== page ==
The “4 Is” for internationalisation of education
– Dr Ian H Rowlands is a professor at the University of Waterloo and affiliated with the Association of Commonwealth Universities (ACU)
Recent events have confirmed that internationalisation of learning and teaching in education within universities is now as important as it ever has been – if not even more so.
Paradoxically, however, restrictions on international travel mean that one of the key traditional ways of advancing internationalisation in higher education – namely, student mobility – is not available.
For the short-term at least, other means of infusing critical international and intercultural dimensions into learning and teaching have to be used.
Fortunately, there is a rich inventory of experience and insights upon which to draw.
The 4 Is that can help internationalisation of education
The theory and practice of internationalisation at home, of collaborative online international learning, and of global citizenship education are but three examples.
Complementing this, let me offer four suggestions to those who are internationalising their learning and teaching activities going forward.
- Be intentional. Inertia can be a powerful force in universities. With their bureaucracies, hierarchies, and traditions, institutions of higher education often end up reproducing themselves, even if unintentionally. The pandemic, however, presents a window of opportunity to reflect, to reimagine, and to rebuild purposively. Focus explicitly on your students, and keep front of mind the reason why you are internationalizing your learning and teaching – namely, to develop engaged and globally-minded citizens.
- Be inclusive. All voices must be heard. Indeed, recent world events have illuminated the importance of inclusion, with these same events having potentially-transformative consequences. That momentum – plus the fact that internationalisation naturally serves as a meeting point for multiple cultures – means that the time is ripe to welcome a range of conceptual perspectives and empirical experiences into the curriculum.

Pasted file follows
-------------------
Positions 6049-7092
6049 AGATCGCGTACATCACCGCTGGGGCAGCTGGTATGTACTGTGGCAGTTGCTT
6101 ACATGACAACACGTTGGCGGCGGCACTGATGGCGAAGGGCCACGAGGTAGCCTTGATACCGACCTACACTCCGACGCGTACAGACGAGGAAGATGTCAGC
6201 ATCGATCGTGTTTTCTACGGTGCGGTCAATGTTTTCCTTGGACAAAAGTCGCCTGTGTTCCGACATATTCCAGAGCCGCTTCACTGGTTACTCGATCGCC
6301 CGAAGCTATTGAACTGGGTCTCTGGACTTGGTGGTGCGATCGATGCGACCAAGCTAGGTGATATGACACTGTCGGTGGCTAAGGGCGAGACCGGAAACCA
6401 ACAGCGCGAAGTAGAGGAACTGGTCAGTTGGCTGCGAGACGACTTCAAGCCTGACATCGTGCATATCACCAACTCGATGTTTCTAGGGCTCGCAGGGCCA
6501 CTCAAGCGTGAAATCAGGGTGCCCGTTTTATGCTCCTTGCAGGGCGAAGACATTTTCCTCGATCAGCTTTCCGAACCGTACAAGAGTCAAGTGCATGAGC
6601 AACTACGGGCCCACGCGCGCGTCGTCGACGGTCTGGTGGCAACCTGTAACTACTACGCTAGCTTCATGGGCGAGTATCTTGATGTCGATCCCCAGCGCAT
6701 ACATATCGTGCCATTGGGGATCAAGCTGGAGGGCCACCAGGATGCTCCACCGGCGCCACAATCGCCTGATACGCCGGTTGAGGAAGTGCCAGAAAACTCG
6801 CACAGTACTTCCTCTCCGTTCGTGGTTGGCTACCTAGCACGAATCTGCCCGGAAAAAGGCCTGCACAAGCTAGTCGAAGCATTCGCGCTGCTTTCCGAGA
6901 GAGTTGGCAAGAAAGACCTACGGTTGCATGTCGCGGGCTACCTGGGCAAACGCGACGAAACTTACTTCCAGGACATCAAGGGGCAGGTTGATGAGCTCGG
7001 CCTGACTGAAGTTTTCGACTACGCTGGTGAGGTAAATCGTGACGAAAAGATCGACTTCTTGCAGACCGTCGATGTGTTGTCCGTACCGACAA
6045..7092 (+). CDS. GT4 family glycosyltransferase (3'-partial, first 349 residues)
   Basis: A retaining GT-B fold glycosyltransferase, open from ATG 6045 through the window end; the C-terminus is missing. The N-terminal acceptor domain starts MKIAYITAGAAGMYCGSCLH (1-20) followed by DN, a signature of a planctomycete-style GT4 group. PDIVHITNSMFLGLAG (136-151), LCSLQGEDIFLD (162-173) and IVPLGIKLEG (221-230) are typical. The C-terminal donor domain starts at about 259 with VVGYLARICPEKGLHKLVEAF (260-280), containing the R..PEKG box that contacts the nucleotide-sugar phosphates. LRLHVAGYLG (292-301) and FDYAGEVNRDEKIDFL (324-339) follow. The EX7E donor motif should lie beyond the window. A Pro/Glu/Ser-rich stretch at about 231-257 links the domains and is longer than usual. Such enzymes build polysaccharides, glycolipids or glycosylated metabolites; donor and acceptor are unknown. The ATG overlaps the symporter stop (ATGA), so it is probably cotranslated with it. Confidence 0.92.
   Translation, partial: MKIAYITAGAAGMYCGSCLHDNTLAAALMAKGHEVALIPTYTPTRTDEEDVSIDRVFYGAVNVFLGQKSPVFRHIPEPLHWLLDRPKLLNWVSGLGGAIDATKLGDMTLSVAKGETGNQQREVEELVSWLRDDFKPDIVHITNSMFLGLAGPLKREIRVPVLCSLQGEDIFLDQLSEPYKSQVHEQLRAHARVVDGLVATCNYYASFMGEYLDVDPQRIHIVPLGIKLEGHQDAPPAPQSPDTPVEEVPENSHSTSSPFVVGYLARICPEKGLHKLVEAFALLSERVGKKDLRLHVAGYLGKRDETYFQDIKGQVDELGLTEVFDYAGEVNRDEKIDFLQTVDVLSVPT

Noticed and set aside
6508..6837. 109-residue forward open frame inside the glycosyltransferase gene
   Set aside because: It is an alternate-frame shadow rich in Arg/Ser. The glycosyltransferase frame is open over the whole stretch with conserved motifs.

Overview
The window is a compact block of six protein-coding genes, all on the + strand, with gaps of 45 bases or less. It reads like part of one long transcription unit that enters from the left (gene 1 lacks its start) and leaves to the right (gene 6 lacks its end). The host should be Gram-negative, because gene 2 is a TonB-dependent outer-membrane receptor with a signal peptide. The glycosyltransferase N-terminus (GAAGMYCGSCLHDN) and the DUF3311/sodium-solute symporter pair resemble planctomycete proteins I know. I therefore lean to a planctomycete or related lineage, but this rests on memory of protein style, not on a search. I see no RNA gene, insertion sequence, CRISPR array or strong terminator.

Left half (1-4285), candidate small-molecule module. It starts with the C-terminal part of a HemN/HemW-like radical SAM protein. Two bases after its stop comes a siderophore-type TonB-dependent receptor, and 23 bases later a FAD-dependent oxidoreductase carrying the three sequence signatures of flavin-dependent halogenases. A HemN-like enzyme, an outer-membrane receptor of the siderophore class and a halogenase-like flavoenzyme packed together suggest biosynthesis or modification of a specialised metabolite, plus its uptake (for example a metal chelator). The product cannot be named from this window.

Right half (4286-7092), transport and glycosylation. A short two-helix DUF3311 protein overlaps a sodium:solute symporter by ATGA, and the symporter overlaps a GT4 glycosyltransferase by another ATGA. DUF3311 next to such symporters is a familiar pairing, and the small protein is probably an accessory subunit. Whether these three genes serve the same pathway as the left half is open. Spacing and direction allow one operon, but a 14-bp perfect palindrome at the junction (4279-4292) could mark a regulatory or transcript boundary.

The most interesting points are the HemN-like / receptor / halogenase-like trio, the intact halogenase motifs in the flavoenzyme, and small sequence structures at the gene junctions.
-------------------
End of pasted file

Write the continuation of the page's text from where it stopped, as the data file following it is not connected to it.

- Be integrative. Different parts of the university community – both home and abroad – can combine their respective interests in internationalisation to make wholes greater than the sum of the parts. Instructors from different faculties can co-host a class to explore cross-disciplinary reflections on internationalisation. International postgraduate students can bring new perspectives to undergraduate laboratories. And alumni based overseas can appear virtually in lecture halls to offer real-time intercultural perspectives.
- Be imaginative. With respect to internationalisation in universities, we are all needing to rethink the ‘how?’, and the ‘what?’. Unleash your mind. Draw inspiration from others: other sectors, other institutions, other people. Be empathetic, and put yourself in your students’ shoes as you devise creative ways to experience ‘the international’ and ‘the intercultural’ without physical mobility.
You are not alone in these efforts. In addition to the experience and insights of others on campus, your university’s international partners – present and potential – also have much to offer those who are internationalising their learning and teaching activities.
After all, in many cases, they are undertaking the very same rebuild. Their alumni in your city can enrich your classes; your business partners in their community can advise their students; and so on.
Partnerships – both on campus and beyond – will continue to be critical to the success of internationalisation.
Student mobility – the physical movement of individuals from one country to another – will eventually return. But when it does, it will not only be in modified form, but it will also be only part of a broader portfolio of activities for internationalising learning and teaching.
By working today on the non-mobility parts, we are all building a future for international education that is more meaningful and more sustainable.
Pic: Porapak Apichodilok